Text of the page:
Filing Your First Business Tax Return

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In the midst of all the other requirements of a new business, gathering information and learning how to get ready for small business taxes is just one more important task. The sooner you start thinking about business taxes, the more you will be able to save on tax preparation and to keep your tax bill low.

How to Prep Your First Business Tax Return

Resolve at the beginning of your business to keep good business records. Recording all business transactions, even the smallest petty cash payments, is the basis for your tax preparation.

Start by setting up a system to capture, record, and preserve information on business income and expenses.

Part of your financial system should include two important financial reports that you can get from your accountant or from your accounting software:

  • An income statement (profit and loss statement) showing business income and expenses monthly, with year-to-date totals.
  • A balance sheet showing the financial status of your business at the end of each month, quarter, and year.

Capturing all business expenses is most important because expenses not captured cannot be deducted from your business income. In particular, you will need at-the-time information on business travel (auto expenses) as well as meals and entertainment expenses so you can deduct these expenses from your taxes.

Get Help With Your Tax Return

A business tax advisor is a key member of your support team. As soon as you can, find a tax advisor who can review your financial situation monthly and quarterly and who can help you begin to prepare for business tax season before the end of your first year.

Apply for an Employer ID Number (EIN)

Most businesses will need an EIN (even if the business doesn't have employees), and applying for this identifier will be necessary for many financial transactions as well as for business taxes.

Keep records of your EIN and other documents related to your business legal situation, including your application for state registration of your business legal type.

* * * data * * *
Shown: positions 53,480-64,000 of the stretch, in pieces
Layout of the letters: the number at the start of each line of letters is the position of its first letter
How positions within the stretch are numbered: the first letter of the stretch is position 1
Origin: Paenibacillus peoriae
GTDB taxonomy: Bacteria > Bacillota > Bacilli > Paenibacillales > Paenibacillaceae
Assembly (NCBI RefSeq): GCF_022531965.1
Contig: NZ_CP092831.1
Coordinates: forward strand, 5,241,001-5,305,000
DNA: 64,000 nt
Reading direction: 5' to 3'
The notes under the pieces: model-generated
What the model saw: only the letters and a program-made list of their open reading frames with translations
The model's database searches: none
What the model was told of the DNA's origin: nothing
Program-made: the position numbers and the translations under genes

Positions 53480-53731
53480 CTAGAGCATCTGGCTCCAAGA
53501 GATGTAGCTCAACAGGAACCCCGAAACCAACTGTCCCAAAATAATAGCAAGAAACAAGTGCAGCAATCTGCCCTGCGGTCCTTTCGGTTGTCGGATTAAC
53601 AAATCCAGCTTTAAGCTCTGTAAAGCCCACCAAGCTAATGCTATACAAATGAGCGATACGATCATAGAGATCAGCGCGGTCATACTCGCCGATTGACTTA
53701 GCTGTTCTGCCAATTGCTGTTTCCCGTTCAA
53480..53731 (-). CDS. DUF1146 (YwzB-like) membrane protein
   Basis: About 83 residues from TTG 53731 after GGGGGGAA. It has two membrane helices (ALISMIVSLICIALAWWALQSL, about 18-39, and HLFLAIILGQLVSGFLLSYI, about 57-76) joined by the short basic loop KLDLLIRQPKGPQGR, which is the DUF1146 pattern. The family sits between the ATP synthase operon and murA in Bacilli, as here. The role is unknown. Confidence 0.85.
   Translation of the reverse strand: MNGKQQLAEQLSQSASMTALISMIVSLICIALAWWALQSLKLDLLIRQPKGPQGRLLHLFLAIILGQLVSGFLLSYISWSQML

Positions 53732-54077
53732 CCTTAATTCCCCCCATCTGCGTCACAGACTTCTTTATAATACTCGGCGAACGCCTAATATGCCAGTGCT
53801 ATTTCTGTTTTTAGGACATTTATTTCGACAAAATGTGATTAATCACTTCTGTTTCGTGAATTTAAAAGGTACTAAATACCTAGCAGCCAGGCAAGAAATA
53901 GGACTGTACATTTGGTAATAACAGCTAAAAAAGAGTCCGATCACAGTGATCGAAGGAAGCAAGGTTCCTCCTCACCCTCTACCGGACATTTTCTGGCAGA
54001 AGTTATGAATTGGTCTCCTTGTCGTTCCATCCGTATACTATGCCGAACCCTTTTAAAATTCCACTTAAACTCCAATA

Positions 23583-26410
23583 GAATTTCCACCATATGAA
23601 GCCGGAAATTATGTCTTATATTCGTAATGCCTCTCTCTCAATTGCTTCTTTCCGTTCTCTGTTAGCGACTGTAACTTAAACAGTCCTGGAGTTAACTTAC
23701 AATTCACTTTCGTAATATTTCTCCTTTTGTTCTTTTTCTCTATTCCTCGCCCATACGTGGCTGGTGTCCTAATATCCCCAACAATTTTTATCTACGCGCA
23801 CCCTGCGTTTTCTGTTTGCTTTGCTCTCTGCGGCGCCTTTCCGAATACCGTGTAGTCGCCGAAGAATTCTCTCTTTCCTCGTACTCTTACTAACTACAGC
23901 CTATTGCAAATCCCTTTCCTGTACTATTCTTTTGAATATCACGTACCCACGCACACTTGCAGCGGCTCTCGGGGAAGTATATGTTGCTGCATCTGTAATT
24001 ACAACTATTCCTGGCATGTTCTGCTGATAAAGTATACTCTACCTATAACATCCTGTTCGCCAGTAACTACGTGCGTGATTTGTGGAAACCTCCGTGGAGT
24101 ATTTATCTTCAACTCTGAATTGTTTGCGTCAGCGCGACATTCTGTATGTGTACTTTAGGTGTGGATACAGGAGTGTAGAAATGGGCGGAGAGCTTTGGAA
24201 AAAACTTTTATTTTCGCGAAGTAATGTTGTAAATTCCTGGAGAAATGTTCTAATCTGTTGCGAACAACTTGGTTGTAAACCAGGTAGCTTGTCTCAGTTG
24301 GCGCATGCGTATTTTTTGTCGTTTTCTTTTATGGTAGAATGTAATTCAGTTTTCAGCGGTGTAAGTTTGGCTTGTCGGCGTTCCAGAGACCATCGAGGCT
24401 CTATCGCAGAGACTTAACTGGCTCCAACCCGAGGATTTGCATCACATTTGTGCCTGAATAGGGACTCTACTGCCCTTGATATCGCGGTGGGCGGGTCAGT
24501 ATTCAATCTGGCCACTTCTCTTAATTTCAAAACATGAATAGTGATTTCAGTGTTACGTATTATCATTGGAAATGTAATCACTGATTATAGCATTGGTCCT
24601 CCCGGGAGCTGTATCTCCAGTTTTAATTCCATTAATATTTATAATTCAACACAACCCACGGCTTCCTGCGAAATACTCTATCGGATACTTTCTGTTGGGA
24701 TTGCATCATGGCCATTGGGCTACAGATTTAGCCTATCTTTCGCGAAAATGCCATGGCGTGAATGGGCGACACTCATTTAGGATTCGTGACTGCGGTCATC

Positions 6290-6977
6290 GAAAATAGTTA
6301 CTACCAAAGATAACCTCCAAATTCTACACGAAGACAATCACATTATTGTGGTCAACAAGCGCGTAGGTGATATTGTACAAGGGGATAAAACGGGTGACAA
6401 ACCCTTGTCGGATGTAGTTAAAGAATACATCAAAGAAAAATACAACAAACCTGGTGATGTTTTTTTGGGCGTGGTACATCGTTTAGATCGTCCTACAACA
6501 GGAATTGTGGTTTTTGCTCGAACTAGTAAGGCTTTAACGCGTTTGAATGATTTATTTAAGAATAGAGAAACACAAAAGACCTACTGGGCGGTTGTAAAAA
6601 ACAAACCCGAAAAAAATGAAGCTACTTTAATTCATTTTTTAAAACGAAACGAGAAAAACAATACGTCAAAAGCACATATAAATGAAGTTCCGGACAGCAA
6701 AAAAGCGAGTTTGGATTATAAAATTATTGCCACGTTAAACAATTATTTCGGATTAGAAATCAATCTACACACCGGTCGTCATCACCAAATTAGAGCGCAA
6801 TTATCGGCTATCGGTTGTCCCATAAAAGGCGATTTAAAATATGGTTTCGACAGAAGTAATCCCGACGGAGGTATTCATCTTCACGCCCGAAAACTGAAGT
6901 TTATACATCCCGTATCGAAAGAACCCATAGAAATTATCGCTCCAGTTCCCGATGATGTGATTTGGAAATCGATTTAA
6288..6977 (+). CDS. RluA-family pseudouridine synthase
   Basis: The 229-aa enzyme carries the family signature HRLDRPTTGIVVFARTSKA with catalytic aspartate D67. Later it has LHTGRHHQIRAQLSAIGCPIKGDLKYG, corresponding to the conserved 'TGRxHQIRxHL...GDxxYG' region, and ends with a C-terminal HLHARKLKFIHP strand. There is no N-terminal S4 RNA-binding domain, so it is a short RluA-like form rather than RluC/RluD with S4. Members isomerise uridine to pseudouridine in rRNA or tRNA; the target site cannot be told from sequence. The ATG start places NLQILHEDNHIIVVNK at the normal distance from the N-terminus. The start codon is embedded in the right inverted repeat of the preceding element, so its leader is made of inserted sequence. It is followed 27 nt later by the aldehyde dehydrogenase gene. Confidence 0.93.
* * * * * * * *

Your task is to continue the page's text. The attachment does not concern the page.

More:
Understanding Your Business Tax Return

Review business tax changes for the current year so you know what kinds of activities you might want to include on your tax return.

Sometime soon after you start a business, spend some time reviewing the documents you will need to file your business taxes. Even if you have a tax preparer do your business tax return, you should know how it all fits together and what information you will need to provide.

You will need to know your business type so you know which business tax return to file. Learn how various business types pay business taxes so you will know how to file your business tax return.

Most small businesses file a Schedule C to report business income and expenses. Schedule C is filed along with the business owner's personal tax return. Review and understand Schedule C, noting the information required.

Within Schedule C, for businesses with products, is the calculation of the cost of goods sold. If your business buys products for resale or manufactures products, understanding the cost of goods sold can help you prepare for this calculation.

As you look at your business tax documents, be sure to include Schedule SE, the calculation for self-employment tax. Business owners are required to pay Social Security and Medicare tax based on the profits of their business. If you are self-employed, you will need to complete this form and include the tax amount on your personal income taxes.

Finally, research how your business tax information is used on your personal return.

Preparing Your First Business Tax Return

Before the end of your first year in business, meet with your tax advisor to discuss your P&L and balance sheet and make any end-of-year decisions that might help lower your tax bill.

After the end of the year, gather all the information you will need for Schedule C and Schedule SE and take these to your tax preparer. Include:

  • A final year-end copy of your P&L and balance sheet.
  • Business information, including your business tax ID (EIN), business type, and address.
  • Year-end inventory numbers, if you will need to do a cost of goods sold calculation.
  • Information on income sources and any returns or allowances.
  • Information on all expenses, including details on mileage, meals, and entertainment expenses.

Your tax preparer will walk you through a checklist to make sure you don't forget anything.

If you use tax software, use the walk-through and make a list of all the items you will need, then gather them to complete your return. If you have kept good records during the year, this part should not be difficult.